Breakfast on the commode anyone?

When I was a student nurse one of my ‘inappropriate’ decisions was to say (perhaps rather too angrily) to a nursing officer (nowadays a modern matron) that I was not ok about patients eating their breakfasts while sitting on the commode. The sister was very clear to me that this behaviour was inappropriate. Mine that is.

So here the word was used for discipline – in this profession you don’t step out of line, this is the hierarchy, this is your place. The act is not separated from the person, there is no option for inclusion, ‘what you did was not ok, but you are’. The cultural element implied means that the person feels that if you want to be one of us, you have to act just like us. There is not space for non-conformity, alternative opinions, discussion. To me this system is one of the most damaging aspects of nursing, the risk that we reinforce what’s ok and not ok in relation to a vague but strong idea of appropriateness which is culturally reinforced through generations, but because not explicit, is difficult to challenge.

I did learn from this, that if you want to change things in the NHS, it’s better to do it from the inside. At that moment I felt very much the outsider, frowned upon from all quarters. Yet really, the behaviour that was inappropriate here, people eating food on top of … well do you want to tell me I’m inappropriate if I write it? And of course inappropriate doesn’t even cover it – humiliation  injustice and dehumanization, this practice arose because of understaffing and all round under-resourcing. So not only does the word not deal with the issues, it colludes with the cover-up of what’s really wrong.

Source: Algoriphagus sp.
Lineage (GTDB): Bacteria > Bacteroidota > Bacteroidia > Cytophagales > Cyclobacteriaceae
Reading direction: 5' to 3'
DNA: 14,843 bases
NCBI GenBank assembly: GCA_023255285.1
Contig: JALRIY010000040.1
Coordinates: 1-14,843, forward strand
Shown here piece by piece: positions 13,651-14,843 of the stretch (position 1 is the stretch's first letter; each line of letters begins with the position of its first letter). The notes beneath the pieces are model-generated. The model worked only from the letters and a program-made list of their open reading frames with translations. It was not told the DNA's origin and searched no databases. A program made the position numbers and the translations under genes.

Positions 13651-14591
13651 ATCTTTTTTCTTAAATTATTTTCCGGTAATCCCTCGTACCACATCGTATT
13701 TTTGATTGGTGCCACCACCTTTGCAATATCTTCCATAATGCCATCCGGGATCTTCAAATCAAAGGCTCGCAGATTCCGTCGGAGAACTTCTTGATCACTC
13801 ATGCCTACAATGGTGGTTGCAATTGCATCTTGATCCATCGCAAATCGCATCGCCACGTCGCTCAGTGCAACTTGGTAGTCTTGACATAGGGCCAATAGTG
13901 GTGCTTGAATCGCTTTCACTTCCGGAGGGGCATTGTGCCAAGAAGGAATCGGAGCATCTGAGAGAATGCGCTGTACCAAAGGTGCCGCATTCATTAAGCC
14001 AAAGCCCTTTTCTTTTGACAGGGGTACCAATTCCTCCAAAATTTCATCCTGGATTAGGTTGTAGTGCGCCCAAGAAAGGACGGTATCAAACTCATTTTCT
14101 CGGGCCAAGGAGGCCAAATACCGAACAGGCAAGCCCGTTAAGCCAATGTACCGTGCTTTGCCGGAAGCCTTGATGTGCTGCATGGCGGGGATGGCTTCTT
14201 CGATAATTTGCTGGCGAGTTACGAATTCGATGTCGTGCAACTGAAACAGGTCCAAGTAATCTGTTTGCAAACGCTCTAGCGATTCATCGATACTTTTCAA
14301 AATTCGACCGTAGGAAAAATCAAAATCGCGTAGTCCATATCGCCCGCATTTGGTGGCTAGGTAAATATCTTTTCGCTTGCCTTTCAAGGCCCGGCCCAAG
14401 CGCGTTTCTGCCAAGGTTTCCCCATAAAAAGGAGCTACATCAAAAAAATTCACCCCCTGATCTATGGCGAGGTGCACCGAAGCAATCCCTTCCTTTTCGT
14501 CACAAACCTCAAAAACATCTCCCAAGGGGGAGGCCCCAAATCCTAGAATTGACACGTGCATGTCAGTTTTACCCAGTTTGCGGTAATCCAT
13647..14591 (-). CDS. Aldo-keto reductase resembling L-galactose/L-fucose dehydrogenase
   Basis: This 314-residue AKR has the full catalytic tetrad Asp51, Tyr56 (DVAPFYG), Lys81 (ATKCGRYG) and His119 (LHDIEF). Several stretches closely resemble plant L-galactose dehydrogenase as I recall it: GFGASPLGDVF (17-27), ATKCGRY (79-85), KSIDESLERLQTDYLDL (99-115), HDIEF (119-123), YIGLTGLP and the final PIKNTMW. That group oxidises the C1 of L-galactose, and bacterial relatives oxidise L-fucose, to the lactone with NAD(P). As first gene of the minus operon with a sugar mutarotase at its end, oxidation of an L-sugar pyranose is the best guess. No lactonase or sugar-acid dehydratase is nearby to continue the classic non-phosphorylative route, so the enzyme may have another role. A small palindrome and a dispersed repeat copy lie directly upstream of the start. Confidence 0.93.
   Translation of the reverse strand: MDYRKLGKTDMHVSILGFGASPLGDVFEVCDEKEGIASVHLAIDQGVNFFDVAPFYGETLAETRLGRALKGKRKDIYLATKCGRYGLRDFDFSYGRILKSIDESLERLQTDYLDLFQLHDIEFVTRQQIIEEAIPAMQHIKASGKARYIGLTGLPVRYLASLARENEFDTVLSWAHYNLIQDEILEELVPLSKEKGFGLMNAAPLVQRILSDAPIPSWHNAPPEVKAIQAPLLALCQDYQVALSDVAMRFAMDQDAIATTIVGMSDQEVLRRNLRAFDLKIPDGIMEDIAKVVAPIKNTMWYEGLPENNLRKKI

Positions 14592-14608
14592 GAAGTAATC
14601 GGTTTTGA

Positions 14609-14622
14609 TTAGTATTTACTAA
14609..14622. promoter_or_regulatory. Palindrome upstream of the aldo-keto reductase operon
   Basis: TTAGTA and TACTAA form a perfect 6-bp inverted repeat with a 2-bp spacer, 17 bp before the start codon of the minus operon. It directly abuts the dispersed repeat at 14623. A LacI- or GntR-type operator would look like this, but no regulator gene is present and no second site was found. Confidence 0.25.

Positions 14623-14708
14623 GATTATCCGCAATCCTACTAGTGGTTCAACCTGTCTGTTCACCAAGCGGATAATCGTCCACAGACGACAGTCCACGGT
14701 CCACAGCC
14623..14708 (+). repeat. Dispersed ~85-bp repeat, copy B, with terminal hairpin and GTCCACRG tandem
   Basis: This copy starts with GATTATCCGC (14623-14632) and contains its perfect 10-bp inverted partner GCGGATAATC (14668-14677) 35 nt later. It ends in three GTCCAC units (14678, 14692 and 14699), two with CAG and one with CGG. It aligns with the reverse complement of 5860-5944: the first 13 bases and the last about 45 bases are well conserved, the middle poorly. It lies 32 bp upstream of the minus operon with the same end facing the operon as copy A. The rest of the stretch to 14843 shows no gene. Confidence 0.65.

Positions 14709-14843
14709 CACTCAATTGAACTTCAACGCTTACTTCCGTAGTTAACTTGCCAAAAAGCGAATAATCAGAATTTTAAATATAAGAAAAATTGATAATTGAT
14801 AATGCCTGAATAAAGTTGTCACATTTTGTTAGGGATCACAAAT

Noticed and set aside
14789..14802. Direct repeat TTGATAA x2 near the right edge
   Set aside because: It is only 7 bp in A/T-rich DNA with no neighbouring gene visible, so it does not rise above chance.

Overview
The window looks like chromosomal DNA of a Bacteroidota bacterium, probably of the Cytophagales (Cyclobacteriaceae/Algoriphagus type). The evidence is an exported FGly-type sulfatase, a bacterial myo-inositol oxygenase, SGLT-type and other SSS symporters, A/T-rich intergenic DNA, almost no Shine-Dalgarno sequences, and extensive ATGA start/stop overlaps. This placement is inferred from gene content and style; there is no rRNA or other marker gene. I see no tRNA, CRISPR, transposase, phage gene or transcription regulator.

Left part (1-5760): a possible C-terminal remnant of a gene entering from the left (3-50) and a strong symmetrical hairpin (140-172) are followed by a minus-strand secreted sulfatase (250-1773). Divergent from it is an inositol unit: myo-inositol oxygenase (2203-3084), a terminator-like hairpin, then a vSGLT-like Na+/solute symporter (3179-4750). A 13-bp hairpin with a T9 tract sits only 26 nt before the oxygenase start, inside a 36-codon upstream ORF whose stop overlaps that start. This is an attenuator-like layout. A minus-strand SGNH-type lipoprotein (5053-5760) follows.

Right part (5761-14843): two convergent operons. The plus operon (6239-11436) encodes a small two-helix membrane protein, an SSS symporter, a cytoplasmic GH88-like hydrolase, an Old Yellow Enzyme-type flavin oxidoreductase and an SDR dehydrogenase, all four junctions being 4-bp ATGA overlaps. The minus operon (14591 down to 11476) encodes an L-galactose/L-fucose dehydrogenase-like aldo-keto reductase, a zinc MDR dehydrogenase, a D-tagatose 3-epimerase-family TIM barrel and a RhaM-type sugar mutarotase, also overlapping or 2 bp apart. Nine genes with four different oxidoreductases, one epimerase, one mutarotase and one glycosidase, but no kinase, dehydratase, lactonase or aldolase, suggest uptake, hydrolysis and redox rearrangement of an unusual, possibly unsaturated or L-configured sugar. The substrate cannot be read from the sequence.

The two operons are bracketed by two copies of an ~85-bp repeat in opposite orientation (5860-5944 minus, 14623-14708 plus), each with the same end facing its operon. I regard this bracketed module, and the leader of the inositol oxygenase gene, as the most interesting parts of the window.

Equal voices and respect?

So, I’m asking you, my colleagues as teachers, nurses and nurses to be, let’s sack this word, it is harming us, and harming those we are planning to help. It’s disempowering, excluding, unjust, makes things unclear, and contributes to a negative nursing culture. Instead we need to take the long road. This will mean stopping to think about our values, norms and expectations, and whether we can justify these, and taking the trouble to account for ourselves. In the end our destination will be fairer, more equal and inclusive, a nursing culture where we can all challenge supportively and take opportunities to develop as ourselves as a person and a professional, and be there in the same way for other people, aiming for equal voices and respect.


Images from Flickr as follows

 ‘I’ Picture by Marron Glacé on Flickr

‘A funny Joke’ Tootdood

Drug addiction?

Flickr click image
Photo by taiyofj : Flickr click image

There have been many discussions on over reliance/ dependence on medication over the years. Personally, I do think that both public and professionals rely too much on pill popping. I certainly feel a degree of sympathy for GP’s who have a few minutes to decide on someone’s illness and treatment plan. The prescription of a drug is likely to work so this becomes a ‘default’ option (and my apologies to any GP’s reading this.  I am aware that this is very simplistic but it does illustrate a point that is true for all professionals. And patients…well, when I see a health professional I will admit to feeling comforted by popping a pill. After all, a pill means that my illness is treatable doesn’t it?